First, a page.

Peter Galbert: Chairmaker Riven to Succeed

Peter Galbert: Chairmaker Riven to Succeed

It is entirely fair to say that Peter Galbert is a very special sort of woodworker, not only because his work is so impressive, but also because it is especially limited. He is a chairmaker who crafts very traditional seating in the Windsor style, mimicking not only the look and lightness of that esteemed era, but also the woodworking techniques. Though he did not start out making chairs, it did not take him all that long to find his calling.

“I was raised in Georgia,” Peter explained, “then went to college in Chicago to study painting and sculpture, an education that has helped me a lot in designing and constructing my chairs. As an art student, I had very little money, so I started building my own frames for canvases, and repairing things in my apartment. I found that I liked woodworking.”

A chance comment by a well-liked instructor helped him refocus his aim. “At one point I wanted a traveling easel and paint box,” he recalled, “but could not afford it, so I went down into the woodshop and built it. My art teacher looked at it and said I should be a woodworker instead of a painter. I suppose that was a bit of a left-handed compliment, but God bless him for saying it; it worked out beautifully. After two years, I could no longer afford school, so I called every woodworker in Chicago to find a job.

“I found a high-end cabinetmaker who took me on as an apprentice. After eight months, the business went under. I went back to finish my degree, and got a BFA in photography from the University of Illinois. Along with my girlfriend at the time, I moved to New York City. It was the mid-90s, and we felt the opportunities there were mind-blowing. Within one day, we were both offered jobs; in fact, we were offered every job for which we applied. New Yorkers seemed to believe that people from the Midwest were more reliable about showing up to work. I worked in a variety of cabinet shops for about five years, and ended up with my own little shop building display fixtures for the Smithsonian.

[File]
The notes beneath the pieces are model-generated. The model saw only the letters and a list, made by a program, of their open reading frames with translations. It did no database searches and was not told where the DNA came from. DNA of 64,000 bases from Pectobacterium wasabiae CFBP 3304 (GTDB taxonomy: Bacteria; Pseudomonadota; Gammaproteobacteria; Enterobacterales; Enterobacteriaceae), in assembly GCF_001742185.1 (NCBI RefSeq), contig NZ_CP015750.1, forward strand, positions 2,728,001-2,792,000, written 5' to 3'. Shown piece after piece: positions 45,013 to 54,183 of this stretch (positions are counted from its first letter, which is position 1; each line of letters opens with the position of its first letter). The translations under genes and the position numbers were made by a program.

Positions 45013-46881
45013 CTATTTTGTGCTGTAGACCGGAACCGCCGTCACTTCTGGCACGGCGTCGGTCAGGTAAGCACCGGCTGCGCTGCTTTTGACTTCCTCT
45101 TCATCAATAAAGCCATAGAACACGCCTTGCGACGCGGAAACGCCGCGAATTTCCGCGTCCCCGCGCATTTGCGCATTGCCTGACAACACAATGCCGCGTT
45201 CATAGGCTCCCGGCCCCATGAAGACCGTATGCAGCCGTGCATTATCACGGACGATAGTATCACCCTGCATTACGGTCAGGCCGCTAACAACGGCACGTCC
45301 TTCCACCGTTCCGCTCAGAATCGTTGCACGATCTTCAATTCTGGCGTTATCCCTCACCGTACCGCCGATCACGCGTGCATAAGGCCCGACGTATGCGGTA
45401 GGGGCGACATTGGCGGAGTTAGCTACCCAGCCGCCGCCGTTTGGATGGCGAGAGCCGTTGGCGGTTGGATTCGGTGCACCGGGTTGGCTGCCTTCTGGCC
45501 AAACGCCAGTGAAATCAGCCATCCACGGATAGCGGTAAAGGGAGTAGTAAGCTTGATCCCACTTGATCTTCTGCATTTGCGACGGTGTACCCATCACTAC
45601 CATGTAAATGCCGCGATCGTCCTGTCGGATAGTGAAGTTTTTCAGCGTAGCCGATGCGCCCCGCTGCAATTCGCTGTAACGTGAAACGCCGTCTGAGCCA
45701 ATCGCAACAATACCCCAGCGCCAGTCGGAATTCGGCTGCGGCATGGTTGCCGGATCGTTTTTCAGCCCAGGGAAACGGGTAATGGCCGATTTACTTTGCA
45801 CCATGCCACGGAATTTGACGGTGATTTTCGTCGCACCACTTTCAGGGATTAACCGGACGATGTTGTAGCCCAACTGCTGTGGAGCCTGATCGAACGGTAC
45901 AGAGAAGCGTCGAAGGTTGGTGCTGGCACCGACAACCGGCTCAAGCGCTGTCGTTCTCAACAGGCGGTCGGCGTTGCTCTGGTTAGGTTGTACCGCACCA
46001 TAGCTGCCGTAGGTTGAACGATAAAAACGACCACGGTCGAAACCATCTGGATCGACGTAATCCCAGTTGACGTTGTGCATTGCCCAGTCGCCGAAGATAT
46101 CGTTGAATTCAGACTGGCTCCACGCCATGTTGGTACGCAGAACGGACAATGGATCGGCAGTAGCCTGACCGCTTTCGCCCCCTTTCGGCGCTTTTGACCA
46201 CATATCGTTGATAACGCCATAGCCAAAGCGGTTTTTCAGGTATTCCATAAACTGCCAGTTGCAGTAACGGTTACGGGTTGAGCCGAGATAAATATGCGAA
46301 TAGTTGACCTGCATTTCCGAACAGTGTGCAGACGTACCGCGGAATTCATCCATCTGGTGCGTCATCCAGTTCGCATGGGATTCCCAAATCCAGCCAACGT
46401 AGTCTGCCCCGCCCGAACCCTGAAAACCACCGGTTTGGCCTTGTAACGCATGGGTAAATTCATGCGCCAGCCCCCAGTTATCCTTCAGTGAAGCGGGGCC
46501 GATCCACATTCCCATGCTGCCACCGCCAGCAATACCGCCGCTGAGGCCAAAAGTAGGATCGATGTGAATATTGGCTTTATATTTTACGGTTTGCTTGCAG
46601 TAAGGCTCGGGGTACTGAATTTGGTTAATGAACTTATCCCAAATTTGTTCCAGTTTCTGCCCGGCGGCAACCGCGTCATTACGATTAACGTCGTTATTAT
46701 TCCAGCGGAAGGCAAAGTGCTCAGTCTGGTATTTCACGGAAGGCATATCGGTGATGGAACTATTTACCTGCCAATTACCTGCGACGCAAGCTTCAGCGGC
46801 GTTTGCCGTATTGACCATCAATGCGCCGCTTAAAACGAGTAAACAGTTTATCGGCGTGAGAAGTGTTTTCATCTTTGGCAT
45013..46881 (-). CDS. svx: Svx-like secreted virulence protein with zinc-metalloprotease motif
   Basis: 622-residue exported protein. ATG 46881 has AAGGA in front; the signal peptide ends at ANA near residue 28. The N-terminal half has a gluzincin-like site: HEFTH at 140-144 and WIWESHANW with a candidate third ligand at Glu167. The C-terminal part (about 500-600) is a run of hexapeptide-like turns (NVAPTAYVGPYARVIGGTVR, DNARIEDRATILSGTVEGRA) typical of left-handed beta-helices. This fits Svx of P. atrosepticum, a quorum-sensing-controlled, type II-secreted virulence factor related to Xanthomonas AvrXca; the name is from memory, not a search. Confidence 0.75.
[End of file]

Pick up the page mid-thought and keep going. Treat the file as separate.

“The shop was a small space in New York City’s East Village that I shared with a guitarmaker. Watching the guitarmaker encouraged me to do something remarkable with nothing more than a small bench full of hand tools. Chairs seemed to be the one thing I could make in such a small space.

“My first chair, a Windsor birdcage chair, I made in 1999 on my own simply by looking at pictures. My inspiration was Curtis Buchanan, a chair maker in Tennessee. It was really trying because it is a deceptively difficult chair to make, but that got me hooked. I took a one-week course with Dave Sawyer in Vermont. Shortly thereafter, just a few months before 9/11, we moved to a small town on the New York/Pennsylvania border just a few miles from Max Yasgur’s farm, the site of the legendary Woodstock festival.

“At this point, I just make chairs. I realized shortly after watching a number of people go out of business that specialization was key: doing one thing and doing it very well. What I had as a goal was to get away from the machinery not out of romanticism, but because the product lent itself to being made by hand. I like to think of my shop as a laboratory for finding elegant solutions to the problems posed by chairmaking. To me, chairmaking is the interaction of the human form with the potential of wood as a material.